Melbourne’s nascent sportstech scene has gained a new heavyweight competitor with start-up 776BC launching a new range of performance clothing it says will change how athletes and coaches train.
The Motion line, developed in partnership with the Victorian Institute of Sport and biomechanics outfit BAT logic, offers patented ‘visual biometric anatomical markers’ which athletes can use in conjunction with a mobile app for analysis, including live video comparisons and a slow motion frame-by-frame review function.
“This is a big step forward for performance wear,” 776BC co-founder and Beijing Olympic silver medallist Cameron McKenzie-McHarg said.
“Unlike every other piece of sports clothing available in the market today, every line and marker, every piece of visual design, is there for a purpose.
“Motion is equipment which has clear performance benefits for athletes and coaches alike.”
Mr McKenzie-McHarg said 776BC Motion had been selected as the official apparel partner of the Australian rowing team for the next Olympiad. The company’s name comes from the year of the first Olympiad.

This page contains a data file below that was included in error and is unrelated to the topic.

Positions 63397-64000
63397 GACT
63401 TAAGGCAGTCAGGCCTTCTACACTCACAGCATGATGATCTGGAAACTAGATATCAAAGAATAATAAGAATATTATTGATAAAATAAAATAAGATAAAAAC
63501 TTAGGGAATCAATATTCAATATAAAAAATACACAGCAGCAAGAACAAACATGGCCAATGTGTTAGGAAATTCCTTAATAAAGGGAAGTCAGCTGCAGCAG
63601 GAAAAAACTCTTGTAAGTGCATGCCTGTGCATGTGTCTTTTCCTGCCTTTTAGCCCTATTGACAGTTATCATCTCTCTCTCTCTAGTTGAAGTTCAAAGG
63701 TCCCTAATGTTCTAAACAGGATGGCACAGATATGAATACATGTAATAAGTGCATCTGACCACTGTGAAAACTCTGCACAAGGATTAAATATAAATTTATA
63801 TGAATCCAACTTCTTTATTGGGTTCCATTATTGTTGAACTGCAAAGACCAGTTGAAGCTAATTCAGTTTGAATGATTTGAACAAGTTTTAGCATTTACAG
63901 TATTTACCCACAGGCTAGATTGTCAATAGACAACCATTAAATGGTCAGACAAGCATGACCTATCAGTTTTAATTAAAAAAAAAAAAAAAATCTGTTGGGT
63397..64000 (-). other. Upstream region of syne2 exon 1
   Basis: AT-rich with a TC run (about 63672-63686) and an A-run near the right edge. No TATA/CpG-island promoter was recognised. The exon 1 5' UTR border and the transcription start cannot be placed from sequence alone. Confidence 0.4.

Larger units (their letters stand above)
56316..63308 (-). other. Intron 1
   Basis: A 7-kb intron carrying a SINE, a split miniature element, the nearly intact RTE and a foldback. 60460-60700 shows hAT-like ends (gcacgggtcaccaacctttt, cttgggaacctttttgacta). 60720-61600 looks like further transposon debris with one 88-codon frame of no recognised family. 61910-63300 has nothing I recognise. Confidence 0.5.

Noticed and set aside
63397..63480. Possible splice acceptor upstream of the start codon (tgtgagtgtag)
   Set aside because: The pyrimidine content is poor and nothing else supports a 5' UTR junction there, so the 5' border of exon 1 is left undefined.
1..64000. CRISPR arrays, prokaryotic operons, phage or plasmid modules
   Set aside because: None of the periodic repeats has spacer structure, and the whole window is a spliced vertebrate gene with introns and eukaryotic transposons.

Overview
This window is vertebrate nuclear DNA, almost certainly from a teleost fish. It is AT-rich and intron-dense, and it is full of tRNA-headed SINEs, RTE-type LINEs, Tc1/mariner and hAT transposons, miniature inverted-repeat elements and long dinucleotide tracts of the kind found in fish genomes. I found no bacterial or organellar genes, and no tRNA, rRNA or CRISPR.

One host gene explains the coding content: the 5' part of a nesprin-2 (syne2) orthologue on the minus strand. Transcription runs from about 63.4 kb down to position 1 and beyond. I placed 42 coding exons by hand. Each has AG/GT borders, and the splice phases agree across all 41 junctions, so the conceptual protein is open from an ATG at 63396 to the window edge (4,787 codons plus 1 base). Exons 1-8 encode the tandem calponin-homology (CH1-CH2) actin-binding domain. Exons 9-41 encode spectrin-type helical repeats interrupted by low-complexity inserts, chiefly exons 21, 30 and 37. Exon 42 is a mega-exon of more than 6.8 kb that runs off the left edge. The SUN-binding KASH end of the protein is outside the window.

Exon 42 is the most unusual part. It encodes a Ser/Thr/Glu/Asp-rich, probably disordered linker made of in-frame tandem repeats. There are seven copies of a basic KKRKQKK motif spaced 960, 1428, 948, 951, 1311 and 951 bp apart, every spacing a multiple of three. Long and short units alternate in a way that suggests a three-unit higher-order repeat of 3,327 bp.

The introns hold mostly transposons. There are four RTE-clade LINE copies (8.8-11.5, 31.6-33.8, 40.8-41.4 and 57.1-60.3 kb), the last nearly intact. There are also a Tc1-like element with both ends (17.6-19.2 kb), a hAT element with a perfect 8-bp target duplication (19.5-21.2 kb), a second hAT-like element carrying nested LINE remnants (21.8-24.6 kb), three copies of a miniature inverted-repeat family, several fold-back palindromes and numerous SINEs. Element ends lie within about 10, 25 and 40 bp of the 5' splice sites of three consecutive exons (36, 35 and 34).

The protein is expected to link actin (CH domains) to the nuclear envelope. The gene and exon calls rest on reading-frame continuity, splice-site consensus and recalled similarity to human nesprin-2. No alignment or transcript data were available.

He said individuals using Motion would be able to achieve higher quality movement and coaches would be able to identify how well their athletes are performing a task in real-time.
“Motion offers a clean, simple to understand solution to movement analysis, which can be easily understood by individuals and teams at all levels of sport,” he said.
“Congratulations to 776BC on their growing international success,” Victoria’s minister for small business innovation and trade Philip Dalidakis said in a statement.
“It’s great to see homegrown start-ups taking Victoria’s strengths to the rest of the world, not only are we the world’s leading sports city but we’re fast becoming a leading hub for tech and innovation in the Asia Pacific.”
Earlier this month fellow Melbourne sportstech firm Catapult got a new CEO, Richmond Tigers board member Joe Powell.
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